Biden says ‘close cooperation’ with UK will continue after Johnson announces resignation

President Joe Biden and his aides are declining to comment specifically on Mr Johnson’s troubles, which they have characterised as an internal British political matter

Fox News criticises Boris for refusing to leave office and creating chaos

President Joe Biden on Thursday said UK Prime Minister Boris Johnson’s announcement that he would step down as the UK’s head of government once Conservative Party members choose a successor will not put a damper on the close relationship between Washington and London.

In a statement to The Independent, Mr Biden did not mention Mr Johnson or his impending exit from Number 10 Downing Street, but said the US and UK remain “the closest of friends and Allies” and stressed that “the special relationship” between the American and British people “remains strong and enduring”.

“I look forward to continuing our close cooperation with the government of the United Kingdom, as well as our Allies and partners around the world, on a range of important priorities,” Mr Biden said. “That includes maintaining a strong and united approach to supporting the people of Ukraine as they defend themselves against Putin’s brutal war on their democracy, and holding Russia accountable for its actions”.

The outgoing British leader, who was born in the US but renounced his American citizenship years ago, has had a warm relationship with Mr Biden since the American president assumed office in January 2021.

At the 2021 Group of Seven summit in Cornwall — one of Mr Biden’s first trips abroad as president — Mr Johnson described his American counterpart as “a breath of fresh air” as the two men signed a “New Atlantic Charter” which “reaffirm[ed] their commitment to work together to realise our vision for a more peaceful and prosperous future” by building on the alliance cemented by Franklin Roosevelt and Winston Churchill more than eight decades prior. Mr Johnson has also praised Mr Biden’s willingness to tackle climate change as an existential threat to humanity during a September 2021 visit to the White House.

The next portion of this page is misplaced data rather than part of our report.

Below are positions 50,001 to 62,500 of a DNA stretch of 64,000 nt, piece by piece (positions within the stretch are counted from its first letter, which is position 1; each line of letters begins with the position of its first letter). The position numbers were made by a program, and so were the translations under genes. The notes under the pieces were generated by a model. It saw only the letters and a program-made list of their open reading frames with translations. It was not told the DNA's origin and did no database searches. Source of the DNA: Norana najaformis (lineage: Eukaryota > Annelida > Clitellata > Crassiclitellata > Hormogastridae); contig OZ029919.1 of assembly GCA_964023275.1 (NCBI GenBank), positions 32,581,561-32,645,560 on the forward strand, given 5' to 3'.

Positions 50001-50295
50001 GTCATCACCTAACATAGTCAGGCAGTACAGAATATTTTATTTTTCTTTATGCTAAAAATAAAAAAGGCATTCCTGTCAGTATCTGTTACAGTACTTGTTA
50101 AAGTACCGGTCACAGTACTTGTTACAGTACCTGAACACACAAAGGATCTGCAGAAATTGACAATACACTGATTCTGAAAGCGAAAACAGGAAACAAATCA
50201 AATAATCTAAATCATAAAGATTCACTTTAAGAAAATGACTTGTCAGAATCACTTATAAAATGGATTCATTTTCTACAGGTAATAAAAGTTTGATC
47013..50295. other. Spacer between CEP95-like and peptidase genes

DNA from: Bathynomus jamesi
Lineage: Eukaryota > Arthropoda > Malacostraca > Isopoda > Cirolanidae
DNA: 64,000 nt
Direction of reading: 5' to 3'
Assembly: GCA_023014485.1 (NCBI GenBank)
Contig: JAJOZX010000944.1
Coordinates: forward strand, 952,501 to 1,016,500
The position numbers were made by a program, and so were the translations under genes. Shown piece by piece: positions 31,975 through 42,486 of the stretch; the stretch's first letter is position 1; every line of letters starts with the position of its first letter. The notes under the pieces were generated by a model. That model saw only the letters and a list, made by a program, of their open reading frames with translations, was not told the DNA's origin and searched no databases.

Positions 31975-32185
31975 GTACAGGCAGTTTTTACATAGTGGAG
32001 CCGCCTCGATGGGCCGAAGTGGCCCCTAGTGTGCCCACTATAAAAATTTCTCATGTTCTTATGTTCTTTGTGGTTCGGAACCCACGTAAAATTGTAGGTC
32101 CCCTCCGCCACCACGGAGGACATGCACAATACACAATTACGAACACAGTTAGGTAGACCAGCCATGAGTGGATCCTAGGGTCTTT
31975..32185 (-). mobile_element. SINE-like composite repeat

The two leaders have also worked closely together as they coordinated the west’s response to Russian President Vladimir Putin’s invasion of Ukraine. They also caused a row when the United Kingdom, the United States and Australia announced last year that Australia would purchase nuclear-powered, conventionally-armed submarines made with American and British technology. The move so incensed French President Emanuel Macron that he temporarily recalled the nation’s ambassador to the United States.

But despite the friendly relations between the two leaders, White House officials have declined to weigh in on Mr Johnson’s political troubles, which they’ve characterised as an internal British matter that is out-of-bounds for public comment.

Prime Minister Boris Johnson and US President Joe Biden during a G7 summit in Germany (Stefan Rousseau/PA)

Asked whether the apparently instability atop the UK’s government was of concern for Biden administration officials during a press availability aboard Air Force One on Wednesday, White House Press Secretary said the administration would not be addressing the situation publicly.

“To be clear, we're just not going to comment on another government’s democratic process. So we're just not going to comment,” she said, adding that “our alliance, our partnership with the United Kingdom continues to be strong”.

Mr Biden’s reluctance to comment specifically on Mr Johnson’s exit from Number 10 stands in stark contrast to his predecessor, Donald Trump, who exhibited no qualms about meddling in British politics.

Mr Trump frequently made public remarks in praise of Mr Johnson while being simultaneously critical of his predecessor, Theresa May, particularly regarding her handling of the UK’s departure from the European Union.

In 2019 interview with The Sun ahead of a visit to the UK, Mr Trump said: “Boris would do a very good job. I think he would be excellent”.

At the time, Mr Johnson was Foreign Secretary and Ms May was fighting to come to terms on an exit plan with the EU and push legislation implementing the deal through Parliament.

Speaking of Ms May’s negotiating strategy, Mr Trump said he thought “the UK allowed the European Union to have all the cards,” and remarked that it was “very hard to play well when one side has all the advantage”.

“I had mentioned to Theresa that you have got to build up your ammunition. I am sure that you could have built up a big advantage for your side and negotiated from strength,” he added.

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